Supermicro SuperServer Xeon D increases DDR4 support from 2133MHz to 2400MHz while Xeon D-1541 bundle prices are lowered

Posted by Paul Braren on Jun 22 2016 (updated on Jun 23 2016) in
  • Virtualization
  • ESXi
  • Homelab
  • Memory
  • When the Xeon D was first shipped last summer, those 2133MHz speeds were the champion of the entire Xeon product line. Nice perk for a next-gen, forward-thinking product line, especially given they're priced lower than most Xeon chip families.

    More recently, you may have noticed that 2400 speeds of DDR4 ECC RAM modules quietly showed up on Supermicro's various product pages, such as the beloved Supermicro SuperServer SYS-5028D-TN4T:

    and the X10SDV-TLN4F Mini-ITX motherboard that is inside this system:


    Here's the thing. My new Canadian friend, the proud owner of the world's first 16 core Xeon D-1587 Supermicro SuperServer (build list here) had mentioned in the video featured below that he was trying and failing to get the supported MEM-DR432L-SL01-ER24 memory (that Supermicro lists here) recognized by any OS at full 2400MHz speeds, even though his new system's BIOS 1.1a detected that 2400MHz capability. You can read more about this here:

    or you can see for yourself, in this video that's queued to just the right spot for you:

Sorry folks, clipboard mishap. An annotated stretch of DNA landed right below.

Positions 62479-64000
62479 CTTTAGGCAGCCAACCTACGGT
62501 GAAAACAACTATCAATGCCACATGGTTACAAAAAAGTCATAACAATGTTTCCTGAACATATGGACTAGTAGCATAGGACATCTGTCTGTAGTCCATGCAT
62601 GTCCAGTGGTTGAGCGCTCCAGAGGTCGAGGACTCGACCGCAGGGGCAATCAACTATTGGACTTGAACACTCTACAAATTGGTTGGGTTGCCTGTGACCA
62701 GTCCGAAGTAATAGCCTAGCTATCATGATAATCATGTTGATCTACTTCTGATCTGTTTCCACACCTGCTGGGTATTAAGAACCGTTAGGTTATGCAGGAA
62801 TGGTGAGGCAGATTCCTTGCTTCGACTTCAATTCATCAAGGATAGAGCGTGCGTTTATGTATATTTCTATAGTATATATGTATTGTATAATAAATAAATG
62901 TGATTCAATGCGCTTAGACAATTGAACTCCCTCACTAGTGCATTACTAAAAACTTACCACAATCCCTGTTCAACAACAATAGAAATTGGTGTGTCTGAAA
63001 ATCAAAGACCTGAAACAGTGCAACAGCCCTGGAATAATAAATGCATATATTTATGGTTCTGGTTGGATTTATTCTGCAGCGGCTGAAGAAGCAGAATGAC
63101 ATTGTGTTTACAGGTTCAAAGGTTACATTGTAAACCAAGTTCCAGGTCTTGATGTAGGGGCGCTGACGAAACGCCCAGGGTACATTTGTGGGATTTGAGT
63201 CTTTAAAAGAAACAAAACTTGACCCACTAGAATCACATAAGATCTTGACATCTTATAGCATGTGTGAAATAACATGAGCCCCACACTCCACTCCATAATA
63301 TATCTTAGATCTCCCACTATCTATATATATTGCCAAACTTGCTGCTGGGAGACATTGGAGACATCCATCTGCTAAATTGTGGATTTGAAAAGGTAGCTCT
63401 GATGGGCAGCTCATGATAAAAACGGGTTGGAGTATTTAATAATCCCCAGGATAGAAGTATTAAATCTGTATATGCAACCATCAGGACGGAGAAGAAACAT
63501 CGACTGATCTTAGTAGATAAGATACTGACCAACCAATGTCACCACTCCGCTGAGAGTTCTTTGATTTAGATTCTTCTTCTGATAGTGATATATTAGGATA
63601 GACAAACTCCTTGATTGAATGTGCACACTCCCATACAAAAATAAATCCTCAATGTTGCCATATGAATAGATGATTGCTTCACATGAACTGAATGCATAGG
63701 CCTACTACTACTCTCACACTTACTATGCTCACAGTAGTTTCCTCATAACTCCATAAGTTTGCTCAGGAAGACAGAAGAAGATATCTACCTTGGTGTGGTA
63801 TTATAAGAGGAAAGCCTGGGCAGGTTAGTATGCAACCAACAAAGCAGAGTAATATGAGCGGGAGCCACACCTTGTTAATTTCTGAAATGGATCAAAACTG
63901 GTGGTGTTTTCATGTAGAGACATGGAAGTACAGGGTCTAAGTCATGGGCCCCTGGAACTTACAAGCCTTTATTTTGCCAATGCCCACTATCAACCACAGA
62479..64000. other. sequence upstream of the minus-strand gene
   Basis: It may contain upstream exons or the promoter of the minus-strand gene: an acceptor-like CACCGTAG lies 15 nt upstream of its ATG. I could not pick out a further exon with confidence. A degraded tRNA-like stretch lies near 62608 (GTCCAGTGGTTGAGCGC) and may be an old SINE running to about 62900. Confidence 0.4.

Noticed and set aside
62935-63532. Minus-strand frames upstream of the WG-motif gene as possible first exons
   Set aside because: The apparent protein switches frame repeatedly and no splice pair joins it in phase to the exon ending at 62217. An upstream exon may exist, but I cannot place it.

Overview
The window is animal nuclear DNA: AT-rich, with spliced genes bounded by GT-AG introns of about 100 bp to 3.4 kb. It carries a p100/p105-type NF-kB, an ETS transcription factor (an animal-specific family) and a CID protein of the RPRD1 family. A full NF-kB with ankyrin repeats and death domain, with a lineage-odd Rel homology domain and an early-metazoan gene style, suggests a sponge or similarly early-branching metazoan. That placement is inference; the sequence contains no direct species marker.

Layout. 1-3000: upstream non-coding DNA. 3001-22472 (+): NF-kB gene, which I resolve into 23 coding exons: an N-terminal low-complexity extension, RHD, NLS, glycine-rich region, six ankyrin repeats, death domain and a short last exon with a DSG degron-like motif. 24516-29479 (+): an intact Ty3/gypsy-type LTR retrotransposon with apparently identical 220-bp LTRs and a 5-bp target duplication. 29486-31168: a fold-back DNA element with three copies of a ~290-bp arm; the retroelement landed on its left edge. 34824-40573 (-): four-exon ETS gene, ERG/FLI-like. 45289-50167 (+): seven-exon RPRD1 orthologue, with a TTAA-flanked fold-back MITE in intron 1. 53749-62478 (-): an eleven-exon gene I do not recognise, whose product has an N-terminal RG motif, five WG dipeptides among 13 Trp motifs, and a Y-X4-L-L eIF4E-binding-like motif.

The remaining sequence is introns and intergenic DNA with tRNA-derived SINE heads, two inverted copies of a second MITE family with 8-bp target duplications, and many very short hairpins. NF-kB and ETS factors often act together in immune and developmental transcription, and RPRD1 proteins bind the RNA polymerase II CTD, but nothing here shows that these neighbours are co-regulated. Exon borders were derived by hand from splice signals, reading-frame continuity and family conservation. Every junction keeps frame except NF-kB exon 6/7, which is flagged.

World's first 16 core Intel Xeon D-1587 Supermicro SuperServer Mini-Tower

    Waiting for next BIOS release (1.2?)

    It's typical for new Supermicro boards to arrive with a later release of the BIOS than is available for download for existing products. About a month later, a new release arrives. This is exactly what happened with the Xeon D-1541 release, detailed at:

    So I am assuming and hoping that this is temporary situation resolved by the next BIOS release. Perhaps it'll be called BIOS 1.1b, or more likely, BIOS 1.2. And it should be compatible with the Xeon D-1540, Xeon D-1541, and Xeon D-1587 systems that I've discussed in many TinkerTry articles. It should actually work on any Xeon D system or motherboard that Supermicro makes.


    I can't conclude much of anything yet, other than to say any marginal speed-up is likely to be only noticeable in some synthetic benchmarks. I don't have any 2400GHz RAM to test actually, and I'm not quite sure if systems with a mix of 2133GHz and 2400GHz RAM would behave happily at the lower 2133GHz speed the BIOS would choose, only hands-on testing would determine that for sure. Of course, it should work just fine. I don't currently have any loaners to try out for myself, and I'm certainly not going to lay down $700 just to see a miniscule speed boost.

    In the end, it's a good thing that instead of raising prices for the slight boost in DDR4 speeds, Wiredzone actually dropped the overall bundle pricing. All the latest prices and affiliate links can be found at the usual spot, clicking the little server picture seen at the top right of all TinkerTry pages, which brings you right here:

    Supermicro 32GB DDR4 PC4-19200 [2400MHz] 288-pin RDIMM ECC Registered

    Cost was $350 USD last summer, more than double today's cost. Back then, 2400MHz was hard to find and cost quite a bit more.

    Supermicro 32GB DDR4 PC4-17000 [2133MHz] 288p RDIMM

    This same MEM-DR432L-SL01-ER24 is also available on Amazon and Newegg, but the prices there are currently considerably higher.

    See also at TinkerTry

    See also